Liability Issues

The architects were clear that the artist must accept legal liability for Over Easy and the section of the façade it occupied. They also suggested that he should take on his own team of professional advisers, and said that he would be liable for satisfactory design, construction and installation of the piece and its ongoing functioning and maintenance. The allocation of legal liability remained a recurrent and problematic theme throughout the whole commission. A complex web of contractual and sub contractual relationships was built up between the Arc and the professional teams working on the building and art projects, but no-one was in the position of overall project manager for the building and the art, to push the whole scheme along according to schedule and to take an overview. The contractual arrangements might have been simplified had the artist been engaged at a much earlier stage.

Design Development

In early 1997, Richard Wilson, through Matt’s Gallery which represented him at the time, engaged structural engineers Price and Myers with whom he had worked in the past. They assessed his proposal as feasible, but wanted expert advice on the drive mechanism, power and bearings. Initial research soon indicated that a simple mechanical engineering solution was required to meet the limited budget. Mechanical engineers W S Atkins were therefore engaged onto the artist’s team and commissioned to prepare a feasibility study covering all aspects of the practical operation, maintenance and full costings for Over Easy. The study and budget were approved by the Board in June 1997.

The building design team looked at the scheduling of the whole project and agreed that Over Easy should be installed by the contractor for the building’s curtain wall glazing. An option was included in the tender documents for this contract for bidders to take on the construction as well as installation of the work. Commercial Systems International (CSI) submitted the cheapest tender and, although lacking directly comparable experience, was enthusiastic about taking on both construction and installation.

Richard Wilson was re-contracted by Arc to oversee the detailed design phase. He and Matt’s Gallery had recently parted company and he was now acting in an individual capacity. David Metcalfe was insistent that an artist should not be expected personally to take on the liability for a major engineering work such as Over Easy. However, redrafting of the contract was never completed and the artist continued to act as the client for Price and Myers and W S Atkins, although in practice Arc began to pay these consultants directly. The complicated issues of liability and the need for sub contractors giving advice and services to provide Deeds of Collateral Warranty covering their liability were never fully resolved.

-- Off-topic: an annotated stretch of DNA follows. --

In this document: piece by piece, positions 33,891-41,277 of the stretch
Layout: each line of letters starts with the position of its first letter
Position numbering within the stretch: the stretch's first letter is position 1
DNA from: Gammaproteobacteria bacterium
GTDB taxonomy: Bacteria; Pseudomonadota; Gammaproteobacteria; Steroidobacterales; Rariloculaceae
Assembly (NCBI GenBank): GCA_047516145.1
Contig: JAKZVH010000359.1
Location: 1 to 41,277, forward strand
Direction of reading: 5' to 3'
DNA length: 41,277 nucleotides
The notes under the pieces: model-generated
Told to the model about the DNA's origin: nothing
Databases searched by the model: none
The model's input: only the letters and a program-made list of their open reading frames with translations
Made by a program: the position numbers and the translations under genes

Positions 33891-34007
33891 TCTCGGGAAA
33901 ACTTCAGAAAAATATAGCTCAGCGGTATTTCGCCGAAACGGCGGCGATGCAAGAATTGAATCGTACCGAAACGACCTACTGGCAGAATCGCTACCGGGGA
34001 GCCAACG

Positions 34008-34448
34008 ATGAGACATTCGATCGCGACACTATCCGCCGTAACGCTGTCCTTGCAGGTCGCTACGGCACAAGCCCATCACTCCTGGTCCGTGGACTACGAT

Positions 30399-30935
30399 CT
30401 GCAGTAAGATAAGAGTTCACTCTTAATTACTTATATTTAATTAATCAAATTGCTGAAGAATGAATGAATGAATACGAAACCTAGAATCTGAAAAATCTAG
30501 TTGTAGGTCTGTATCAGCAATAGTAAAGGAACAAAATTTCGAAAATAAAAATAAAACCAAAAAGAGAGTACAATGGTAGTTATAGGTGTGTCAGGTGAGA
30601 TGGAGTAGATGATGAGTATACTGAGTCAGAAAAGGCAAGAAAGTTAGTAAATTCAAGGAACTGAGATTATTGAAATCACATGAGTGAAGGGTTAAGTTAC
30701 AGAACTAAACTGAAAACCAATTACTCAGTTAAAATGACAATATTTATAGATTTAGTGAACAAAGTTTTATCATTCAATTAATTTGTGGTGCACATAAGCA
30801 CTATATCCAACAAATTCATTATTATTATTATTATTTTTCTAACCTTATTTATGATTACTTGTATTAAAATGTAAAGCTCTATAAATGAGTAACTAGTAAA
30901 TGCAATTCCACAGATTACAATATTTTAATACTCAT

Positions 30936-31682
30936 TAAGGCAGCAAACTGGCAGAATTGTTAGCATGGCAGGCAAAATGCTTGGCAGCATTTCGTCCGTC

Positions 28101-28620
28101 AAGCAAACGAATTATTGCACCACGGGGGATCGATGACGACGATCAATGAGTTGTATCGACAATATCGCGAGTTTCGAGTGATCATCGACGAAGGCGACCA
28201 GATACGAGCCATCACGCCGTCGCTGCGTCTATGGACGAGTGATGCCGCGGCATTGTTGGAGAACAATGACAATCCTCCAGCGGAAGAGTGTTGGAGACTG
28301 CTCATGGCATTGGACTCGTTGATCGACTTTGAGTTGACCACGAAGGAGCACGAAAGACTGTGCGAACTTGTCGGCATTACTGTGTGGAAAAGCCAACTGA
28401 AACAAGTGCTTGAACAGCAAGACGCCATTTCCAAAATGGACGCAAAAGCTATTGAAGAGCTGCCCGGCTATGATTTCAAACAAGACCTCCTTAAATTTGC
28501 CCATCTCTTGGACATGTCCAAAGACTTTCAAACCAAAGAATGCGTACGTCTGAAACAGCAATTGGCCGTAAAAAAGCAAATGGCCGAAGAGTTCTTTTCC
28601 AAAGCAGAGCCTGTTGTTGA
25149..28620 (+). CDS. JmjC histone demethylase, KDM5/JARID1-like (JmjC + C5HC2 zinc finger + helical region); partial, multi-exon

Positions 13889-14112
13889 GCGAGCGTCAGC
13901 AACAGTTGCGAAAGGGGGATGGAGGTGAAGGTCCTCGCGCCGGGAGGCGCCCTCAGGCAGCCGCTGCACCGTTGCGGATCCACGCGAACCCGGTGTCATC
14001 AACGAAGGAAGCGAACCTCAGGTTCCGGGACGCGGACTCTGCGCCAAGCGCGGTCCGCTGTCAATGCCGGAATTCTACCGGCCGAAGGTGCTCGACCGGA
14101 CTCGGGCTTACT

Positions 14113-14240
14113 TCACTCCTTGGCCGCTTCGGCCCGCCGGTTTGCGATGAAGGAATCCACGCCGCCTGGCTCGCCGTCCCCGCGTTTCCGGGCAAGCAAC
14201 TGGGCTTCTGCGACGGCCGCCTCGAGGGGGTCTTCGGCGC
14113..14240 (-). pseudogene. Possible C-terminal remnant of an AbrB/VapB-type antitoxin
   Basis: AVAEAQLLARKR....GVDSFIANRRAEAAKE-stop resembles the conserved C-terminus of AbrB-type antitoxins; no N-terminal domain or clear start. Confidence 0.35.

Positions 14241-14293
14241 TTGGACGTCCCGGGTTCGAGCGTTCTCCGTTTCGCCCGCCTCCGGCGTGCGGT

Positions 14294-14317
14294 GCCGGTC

The artist’s project team worked in consultation with CSI and the architects to produce final designs. These required the bending of the outer steel rings and the metal frame for the moving disk to very precise tolerances. CSI finally contracted the Angle Ring Company to produce the rings in sections by mechanical methods, to be subsequently finished by CSI, but could not guarantee the tolerances required. In the light of this, CSI presented a revised price which was well above the budget available, in order to cover higher fabrication costs and what they perceived as a raised level of risk, and entered into determined negotiations with the project team. In June 1998 a long and difficult meeting was held with CSI, the project team, John Laing Construction (construction management contractors for the building), and the building project manager, at which details of liability, deadlines and cost were thrashed out. To allay CSI’s anxieties over liability, the project team agreed to check and sign off the work at various stages of the process (incurring extra cost in attendance fees) in return for a guaranteed price from CSI. The notes from this meeting formed part of CSI’s contract.